Sodium Deoxycholate for Submental Contouring

Shannon Humphrey, MD, FRCPC, FAAD; Katie Beleznay, MD, FRCPC, FAAD; Jean D. A. Carruthers MD, FRCSC, FRC (OPHTH), FASOPRS


Skin Therapy Letter. 2016;21(5) 

In This Article

Abstract and Introduction


The chin and jaw line are integral parts of an individual's aesthetic profile, and the presence of submental fat detracts from this and can lead to displeasure with one's facial appearance. While liposuction and cosmetic surgery are regarded as the gold standard in treating submental fat, surgical intervention is not appealing to all patients and has potential surgical complications including longer recovery, and contour irregularities. Despite ample advances in aesthetic medicine to enhance the appearance of the face, very little is available in non-invasive options to reduce submental fat that has been supported by robust evidence. ATX-101, a proprietary formulation of deoxycholic acid that is synthetically derived, has been extensively explored in a vigorous clinical development program that has established the safety and efficacy of the injectable. It has recently received approval by regulatory authorities in Canada (Belkyra™) and the US (Kybella®) for the treatment of submental fat.


Desirable features of the face are thought to follow the "golden ratio" or Phi that is seen in natural formations.[1,2] What is viewed as an attractive face in contemporary culture does not significantly differ from ancient times.[3] Think of the bust of Egyptian queen Nefertiti. The ideal face appears as an inverted triangle that contains a wide mid-face that tapers toward the chin.[4,5] A defined chin denotes assertiveness, credibility, and leadership.[6] A face that has aesthetic balance is thought to feature a neck contour that is pleasing to the eye.[7] Individuals who have submental fullness may be perceived as having an unattractive profile of the chin and may experience reduced satisfaction with their appearance which erodes their sense of well-being.[8,9] The presence of submental fat superficially and deep to the platysma muscle is regarded as a sign of aging of the lower face,[10,11] but there are individuals, both young and old, whose morphology involves a round face which includes deposits of submental fat. Still for others, a genetic predisposition produces undesired submental fat that detracts from their profile and remains even with weight loss and exercise.[1,7]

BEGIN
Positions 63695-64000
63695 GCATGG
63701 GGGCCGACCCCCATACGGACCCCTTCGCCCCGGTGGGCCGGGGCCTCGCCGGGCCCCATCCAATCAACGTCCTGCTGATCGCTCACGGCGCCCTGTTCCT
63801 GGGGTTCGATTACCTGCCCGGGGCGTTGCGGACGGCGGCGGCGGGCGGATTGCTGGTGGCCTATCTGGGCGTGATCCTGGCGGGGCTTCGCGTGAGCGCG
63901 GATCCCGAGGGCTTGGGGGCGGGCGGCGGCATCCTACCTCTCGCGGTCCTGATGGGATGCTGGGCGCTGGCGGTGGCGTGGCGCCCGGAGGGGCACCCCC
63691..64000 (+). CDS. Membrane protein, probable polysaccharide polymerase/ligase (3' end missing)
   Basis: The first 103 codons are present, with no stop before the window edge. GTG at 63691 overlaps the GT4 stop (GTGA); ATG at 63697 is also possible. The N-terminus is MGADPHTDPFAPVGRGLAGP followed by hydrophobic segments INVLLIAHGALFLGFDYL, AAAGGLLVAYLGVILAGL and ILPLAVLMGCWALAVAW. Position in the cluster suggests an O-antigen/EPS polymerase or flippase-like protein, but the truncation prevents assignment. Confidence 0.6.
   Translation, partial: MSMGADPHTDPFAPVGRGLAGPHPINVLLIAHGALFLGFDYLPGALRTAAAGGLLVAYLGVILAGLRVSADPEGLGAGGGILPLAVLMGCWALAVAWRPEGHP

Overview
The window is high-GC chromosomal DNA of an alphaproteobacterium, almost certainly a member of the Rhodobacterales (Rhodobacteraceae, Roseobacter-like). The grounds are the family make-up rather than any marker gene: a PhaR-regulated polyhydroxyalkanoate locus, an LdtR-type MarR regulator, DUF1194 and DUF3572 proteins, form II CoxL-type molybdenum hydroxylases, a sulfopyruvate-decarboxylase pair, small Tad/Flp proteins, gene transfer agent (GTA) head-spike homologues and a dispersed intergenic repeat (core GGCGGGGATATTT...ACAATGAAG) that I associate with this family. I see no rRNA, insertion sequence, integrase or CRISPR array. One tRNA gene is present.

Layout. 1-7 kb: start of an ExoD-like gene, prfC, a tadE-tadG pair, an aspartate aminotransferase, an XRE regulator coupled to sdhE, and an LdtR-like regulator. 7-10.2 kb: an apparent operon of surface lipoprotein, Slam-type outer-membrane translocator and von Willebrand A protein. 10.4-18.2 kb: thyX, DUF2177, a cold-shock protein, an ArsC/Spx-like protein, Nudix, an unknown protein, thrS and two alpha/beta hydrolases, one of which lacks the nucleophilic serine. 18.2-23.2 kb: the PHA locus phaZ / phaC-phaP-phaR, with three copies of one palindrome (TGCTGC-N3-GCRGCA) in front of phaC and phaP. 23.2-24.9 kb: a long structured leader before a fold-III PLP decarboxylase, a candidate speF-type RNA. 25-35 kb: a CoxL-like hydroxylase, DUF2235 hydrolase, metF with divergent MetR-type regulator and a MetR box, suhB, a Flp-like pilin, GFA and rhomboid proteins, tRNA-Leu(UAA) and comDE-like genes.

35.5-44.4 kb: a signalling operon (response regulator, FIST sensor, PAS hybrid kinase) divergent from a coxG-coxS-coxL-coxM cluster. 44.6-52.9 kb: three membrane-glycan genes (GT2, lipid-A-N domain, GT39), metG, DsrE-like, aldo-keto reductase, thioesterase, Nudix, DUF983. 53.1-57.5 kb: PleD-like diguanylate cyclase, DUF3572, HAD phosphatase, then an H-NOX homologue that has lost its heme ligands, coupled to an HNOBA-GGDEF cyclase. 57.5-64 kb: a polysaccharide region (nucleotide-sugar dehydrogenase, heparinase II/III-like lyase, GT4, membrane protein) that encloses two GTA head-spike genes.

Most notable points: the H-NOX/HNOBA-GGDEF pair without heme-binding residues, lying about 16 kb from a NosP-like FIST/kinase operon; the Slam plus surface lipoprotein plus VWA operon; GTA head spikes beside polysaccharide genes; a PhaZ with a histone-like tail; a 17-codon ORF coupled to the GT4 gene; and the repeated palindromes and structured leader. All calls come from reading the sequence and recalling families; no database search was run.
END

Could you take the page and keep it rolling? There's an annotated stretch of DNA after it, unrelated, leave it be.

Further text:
Surgery has been the mainstay to treat submental fullness, colloquially referred to as the "double chin".[8] Complications from surgery however make it somewhat unappealing to patients.[12] Indeed, alternatives to surgery would be well-received by both clinicians and patients.